holding that Heck applies to bar claims that implicate the invalidity of a probation or parole revocation and those that call into question the fact or duration of paroleSummary of this case from Avila v. Reynolds
No. 94-50348. Summary Calendar.
April 11, 1995.
Tommy Lee Jackson, pro se.
David G. Tekell, Naman, Howell, Smith Lee, Waco, TX, for appellees.
Appeal from the United States District Court for the Western District of Texas.
Before SMITH, EMILIO M. GARZA and PARKER, Circuit Judges.
Plaintiff-Appellant Tommy Lee Jackson ("Jackson"), a Texas prisoner proceeding pro se and in forma pauperis, filed suit pursuant to 42 U.S.C. § 1983 against Officers John Scharf ("Scharf") and John Palamara ("Palamara") and Chief of Police Thomas Vannoy ("Vannoy") of the Police Department of Temple, Texas. Jackson alleged that Scharf and Palamara violated his constitutional rights when they stopped a car in which he was riding, seized evidence and arrested him without probable cause. Jackson also alleged that his rights were impinged because Vannoy inadequately trained his officers. Jackson argued that the illegal arrest caused the State's Attorney to seek a revocation of his previous sentence of probation.
The magistrate judge held a Spears hearing to allow Jackson an opportunity to expound his claims. At the hearing, Jackson explained that he was serving a ten-year sentence for indecency with a child. He initially received a sentence of ten years of probation, but his probation was revoked because of the charges arising out of the arrest that gave rise to this lawsuit. Jackson's parole on other charges was also revoked as a result of this incident. Jackson complained that he lost his freedom as a result of the illegal arrest, and he noted than an appeal of the revocation of his probation was pending.
Spears v. McCotter, 766 F.2d 179 (5th Cir. 1985).
Jackson filed a motion for partial summary judgment, arguing that he was entitled to a judgment regarding the defendants' liability for false imprisonment. The magistrate judge addressed the merits of Jackson's claims, recommended that the defendants' motion to dismiss be granted and recommended that Jackson's motion for partial summary judgment be denied. The district court adopted the findings of the magistrate judge, granted the defendants' motion to dismiss and denied Jackson's motion for partial summary judgment.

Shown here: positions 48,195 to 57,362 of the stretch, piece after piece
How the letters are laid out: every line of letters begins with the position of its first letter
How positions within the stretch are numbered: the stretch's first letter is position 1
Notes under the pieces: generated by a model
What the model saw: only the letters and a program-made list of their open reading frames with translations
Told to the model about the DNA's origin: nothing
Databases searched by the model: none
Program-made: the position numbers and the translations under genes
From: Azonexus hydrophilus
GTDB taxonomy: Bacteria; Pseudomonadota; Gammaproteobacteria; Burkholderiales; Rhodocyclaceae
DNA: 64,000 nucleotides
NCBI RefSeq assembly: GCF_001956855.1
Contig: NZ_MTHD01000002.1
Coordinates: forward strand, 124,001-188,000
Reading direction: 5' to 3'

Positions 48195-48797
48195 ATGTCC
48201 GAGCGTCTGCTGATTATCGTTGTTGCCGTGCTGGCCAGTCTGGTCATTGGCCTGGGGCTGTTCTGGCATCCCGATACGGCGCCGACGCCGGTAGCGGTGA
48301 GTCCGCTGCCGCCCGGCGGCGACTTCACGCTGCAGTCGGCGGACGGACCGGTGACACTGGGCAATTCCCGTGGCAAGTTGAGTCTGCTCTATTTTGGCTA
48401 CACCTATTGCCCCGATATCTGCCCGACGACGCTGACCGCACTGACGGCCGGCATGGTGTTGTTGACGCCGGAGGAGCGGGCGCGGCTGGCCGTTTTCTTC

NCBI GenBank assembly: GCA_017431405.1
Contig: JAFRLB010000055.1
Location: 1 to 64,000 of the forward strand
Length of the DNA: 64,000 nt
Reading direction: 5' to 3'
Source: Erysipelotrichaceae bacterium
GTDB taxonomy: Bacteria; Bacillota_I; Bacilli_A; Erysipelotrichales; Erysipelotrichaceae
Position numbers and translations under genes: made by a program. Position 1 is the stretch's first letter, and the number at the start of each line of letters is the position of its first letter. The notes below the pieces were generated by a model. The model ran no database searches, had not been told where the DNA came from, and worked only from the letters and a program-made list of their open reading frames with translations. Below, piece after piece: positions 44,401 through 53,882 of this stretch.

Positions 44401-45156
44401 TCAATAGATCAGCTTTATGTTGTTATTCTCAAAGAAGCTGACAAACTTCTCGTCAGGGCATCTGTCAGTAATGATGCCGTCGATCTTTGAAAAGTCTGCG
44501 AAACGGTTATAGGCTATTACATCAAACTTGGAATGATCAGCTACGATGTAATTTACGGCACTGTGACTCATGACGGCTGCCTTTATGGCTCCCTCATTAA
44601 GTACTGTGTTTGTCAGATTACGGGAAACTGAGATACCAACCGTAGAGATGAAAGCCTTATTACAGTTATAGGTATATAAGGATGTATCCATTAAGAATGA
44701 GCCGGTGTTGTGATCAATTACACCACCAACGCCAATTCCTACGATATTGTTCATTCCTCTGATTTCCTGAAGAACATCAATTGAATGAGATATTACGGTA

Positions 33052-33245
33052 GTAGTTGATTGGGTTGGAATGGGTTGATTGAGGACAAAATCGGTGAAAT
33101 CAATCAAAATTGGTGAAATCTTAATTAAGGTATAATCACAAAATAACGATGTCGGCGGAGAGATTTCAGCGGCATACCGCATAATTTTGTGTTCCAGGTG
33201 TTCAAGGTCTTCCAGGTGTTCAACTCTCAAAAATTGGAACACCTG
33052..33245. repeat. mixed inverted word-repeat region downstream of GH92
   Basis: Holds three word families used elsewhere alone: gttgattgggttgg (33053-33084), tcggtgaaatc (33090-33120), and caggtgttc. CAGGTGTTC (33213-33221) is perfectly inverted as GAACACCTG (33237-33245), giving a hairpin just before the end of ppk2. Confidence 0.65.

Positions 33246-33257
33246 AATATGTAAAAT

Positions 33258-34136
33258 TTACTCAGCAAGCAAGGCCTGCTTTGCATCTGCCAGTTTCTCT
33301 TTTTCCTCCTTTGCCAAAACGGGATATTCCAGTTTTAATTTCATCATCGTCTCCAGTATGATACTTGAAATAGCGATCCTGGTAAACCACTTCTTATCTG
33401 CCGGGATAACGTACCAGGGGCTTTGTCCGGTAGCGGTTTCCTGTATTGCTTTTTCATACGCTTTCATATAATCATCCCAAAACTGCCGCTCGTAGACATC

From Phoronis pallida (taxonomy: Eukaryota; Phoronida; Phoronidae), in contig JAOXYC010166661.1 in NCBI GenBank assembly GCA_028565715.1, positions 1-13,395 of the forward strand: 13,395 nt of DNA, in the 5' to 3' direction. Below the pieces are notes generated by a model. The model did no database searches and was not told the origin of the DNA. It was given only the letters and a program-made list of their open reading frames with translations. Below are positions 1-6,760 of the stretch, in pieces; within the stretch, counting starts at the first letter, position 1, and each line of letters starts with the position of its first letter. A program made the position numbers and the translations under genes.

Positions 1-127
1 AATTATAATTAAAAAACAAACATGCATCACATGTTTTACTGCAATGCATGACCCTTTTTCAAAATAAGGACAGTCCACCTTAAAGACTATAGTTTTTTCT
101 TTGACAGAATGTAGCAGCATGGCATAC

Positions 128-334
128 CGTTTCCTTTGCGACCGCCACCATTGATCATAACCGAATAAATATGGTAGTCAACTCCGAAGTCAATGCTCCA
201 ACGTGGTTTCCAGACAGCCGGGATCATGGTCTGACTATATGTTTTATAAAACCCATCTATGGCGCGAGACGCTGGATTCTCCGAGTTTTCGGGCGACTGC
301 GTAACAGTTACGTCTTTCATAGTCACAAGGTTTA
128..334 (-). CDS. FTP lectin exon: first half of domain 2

The district court dismissed Jackson's suit pursuant to FED.R.CIV.P. 12(b)(6). We review de novo the dismissal for failure to state a claim.
See Jackson v. City of Beaumont Police Dept., 958 F.2d 616, 618 (5th Cir. 1992).
The district court erred in determining that Jackson lacked standing to challenge the stop of the vehicle by Palamara. In United States v. Roberson, 6 F.3d 1088, 1091 n. 6 (5th Cir. 1993), cert. denied, ___ U.S. ___, 114 S.Ct. 1383, 128 L.Ed.2d 58 (1994), this Court held that a passenger has standing to challenge the constitutionality of a vehicle stop because a stop results in a seizure of the passenger. Nevertheless, we find the district court's error is harmless because Jackson's testimony at the Spears hearing reveals that his claim is not ripe under Heck v. Humphrey.
A complaint, as amended by a Spears hearing, may be dismissed pursuant to a Rule 12(b)(6) motion by the defendant or by 28 U.S.C. § 1915(d) if it lacks an arguable basis in law. The dispositive issue is whether Jackson's § 1983 complaint is ripe. In Heck, the Supreme Court directed that:
See Adams v. Hansen, 906 F.2d 192, 194 (5th Cir. 1990) ( Spears hearing is not a trial on the merits but is in the nature of an amended complaint or more definite statement).
[i]n order to recover damages for allegedly unconstitutional conviction or imprisonment, or for other harm caused by actions whose unlawfulness would render a conviction or sentence invalid, a § 1983 plaintiff must prove that the conviction or sentence has been reversed on direct appeal, expunged by executive order, declared invalid by a state tribunal authorized to make such determination, or called into question by a federal court's issuance of a writ of habeas corpus, 28 U.S.C. § 2254. A claim for damages bearing that relationship to a conviction or sentence that has not been so invalidated is not cognizable under § 1983.
___ U.S. at ___, 114 S.Ct. at 2372 (footnote omitted). Heck requires the district court to consider "whether a judgment in favor of the plaintiff would necessarily imply the invalidity of his conviction or sentence; if it would, the complaint must be dismissed unless the plaintiff can demonstrate that the conviction or sentence has already been invalidated." Id. In addition to convictions and sentences, Heck applies to proceedings which call into question the fact or duration of parole. See Cotton v. Texas Dep't Criminal Justice, No. 94-10532, 35 F.3d 560 (5th Cir. Aug. 26, 1994) (parole proceeding) (unpublished). Cotton indicates that Heck should also apply to proceedings that call into question the fact or duration of probation.
A judgment in favor of Jackson on his illegal seizure claim would necessarily imply the invalidity of the revocation of his probation and parole. It logically follows that Heck applies to Jackson's probation and parole revocation proceedings. Jackson has not demonstrated that his current sentence has already been invalidated. He does not allege that any revocation proceeding has been reversed, expunged, set aside by a state court, or called into question by a federal court's issuance of a writ of habeas corpus. Thus, Jackson's action is not cognizable under § 1983 at this time, and we need not address the arguments Jackson has raised on appeal. The appeal is DISMISSED WITHOUT PREJUDICE.